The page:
• Traffic Homicide Investigations Office
    • Division Programs Office
    • Patrol Operations
      • Alexander City Field Office
      • Birmingham Field Office
      • Decatur Field Office
      • Dothan Field Office
      • Eufaula Field Office
      • Evergreen Field Office
      • Gadsden Field Office
      • Grove Hill Field Office
      • Hamilton Field Office
      • Huntsville Field Office
      • Jacksonville Field Office
      • Mobile Field Office
      • Montgomery Field Office
      • Opelika Field Office
      • Selma Field Office
      • Tuscaloosa Field Office
    • Motor Carrier Safety Unit
  • Service Division
    • Communications Engineering Unit
    • Aviation Unit
    • Photographic Services Unit
    • Fleet Maintenance Unit
    • Supply Unit
    • Printing Services Unit
    • Alabama Criminal Justice Training Center (Trooper Academy)

Fallen officers[edit]

Since the establishment of the Alabama Department of Public Safety, 28 officers have died in the line of duty. The following list also contains officers from when the Alabama Department of Public Safety was the Alabama Highway Patrol.[3]

Officer Date of Death Details
Maury Young
Saturday, September 5, 1936
Motorcycle accident
William D. Raiford Sr.
Saturday, October 16, 1937
Motorcycle accident
Arvil O. Hudson
Tuesday, May 20, 1952
Vehicle pursuit
Henry Preston Bryant
Sunday, December 7, 1952
Vehicle Pursuit
Julian F. Draughon
Saturday, October 3, 1953
Motorcycle accident
Howard Brock
Friday, November 8, 1957
Vehicle pursuit
Joe F. Partin
Monday, July 25, 1960
Motorcycle accident
Anthony Scozzaro
Wednesday, December 13, 1961
Automobile accident
Thomas E. Maxwell
Thursday, October 4, 1962
Automobile accident
Raymond M. Carlton
Saturday, February 27, 1965
Automobile accident
Randolph G. Glover
Wednesday, July 19, 1967
Automobile accident
Brooks D. Lawson
Thursday, July 31, 1969
Struck by train
Thomas O. Gillilan
Wednesday, July 1, 1970
Harlan B. Blake
Saturday, October 10, 1970
Vehicle pursuit
Ormand Franklin Watkins
Sunday, April 11, 1971
Riley Delano Smith
Friday, December 17, 1971
James B. Robinson
Sunday, December 10, 1972
Bobby S. Gann
Thursday, February 21, 1974
Kenyon M. Lassiter
Friday, April 19, 1974
Vehicular assault
Julian Douglas Stuckey
Thursday, June 27, 1974
Automobile accident
Johnnie Earl Booker
Thursday, November 2, 1978
Automobile accident
David E. Temple
Thursday, September 13, 1979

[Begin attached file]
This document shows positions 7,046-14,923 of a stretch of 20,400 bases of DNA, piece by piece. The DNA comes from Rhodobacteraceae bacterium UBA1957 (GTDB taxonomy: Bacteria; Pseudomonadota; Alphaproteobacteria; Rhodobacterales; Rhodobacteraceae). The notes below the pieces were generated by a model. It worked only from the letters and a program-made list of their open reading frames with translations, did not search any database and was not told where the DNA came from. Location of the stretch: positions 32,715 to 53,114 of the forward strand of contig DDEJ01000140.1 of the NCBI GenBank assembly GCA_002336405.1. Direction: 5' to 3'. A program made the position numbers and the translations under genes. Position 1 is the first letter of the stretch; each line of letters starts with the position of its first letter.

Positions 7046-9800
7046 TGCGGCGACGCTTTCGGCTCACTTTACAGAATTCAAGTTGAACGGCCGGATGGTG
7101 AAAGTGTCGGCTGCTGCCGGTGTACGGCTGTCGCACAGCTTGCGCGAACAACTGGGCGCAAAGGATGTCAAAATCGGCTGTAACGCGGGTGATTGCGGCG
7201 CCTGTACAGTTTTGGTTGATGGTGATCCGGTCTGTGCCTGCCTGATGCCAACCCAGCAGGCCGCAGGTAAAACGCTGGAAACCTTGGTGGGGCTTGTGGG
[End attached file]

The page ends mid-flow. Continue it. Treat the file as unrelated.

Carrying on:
Simmie L. Jeffries
Friday, December 21, 1984
Automobile accident
Larry D. Cawyer
Saturday, May 25, 1985
Automobile accident
Elizabeth S. Cobb
Sunday, October 11, 1987
Robert William Jones
Thursday, October 3, 1991
Automobile accident
Willis Von Moore
Monday, February 26, 1996
Automobile accident
Brian Keith Nichols
Sunday, February 17, 2002
Automobile accident

Alabama Bureau of Investigation[edit]

AL - BOI Seal.jpg

The Alabama Bureau of Investigation is the investigative branch of the Alabama Department of Public Safety. The ABI provides investigation services in support of other members of the criminal justice system in Alabama. In addition to criminal investigations, the ABI also provides fingerprint services and a bomb squad, as well as the Alabama Fusion Center. The ABI is not a first responder agency and investigations are conducted upon request by a criminal justice agency. Members of the ABI also provide law enforcement services for operations with the other DPS divisions, such as in times of natural disaster and other special details.[4]

Highway Patrol[edit]

Alabama Highway Patrol

The Alabama Highway Patrol is a division of the Alabama Department of Public Safety and is the highway patrol agency for Alabama, which has jurisdiction anywhere in the state. It was created to protect the lives, property and constitutional rights of people in Alabama.

In 1971, the Alabama Highway Patrol became the first U.S. police organization to use down-sized vehicles for regular highway patrol duties when they purchased 132 AMC Javelins. This pre-dated, among others, the Camaros and Mustangs used by other departments years later.

See also[edit]


  1. ^ Alabama DPS main page
  2. ^ ADPS History page
  3. ^ [1]
  4. ^ Alabama DPS BOI page

External links[edit]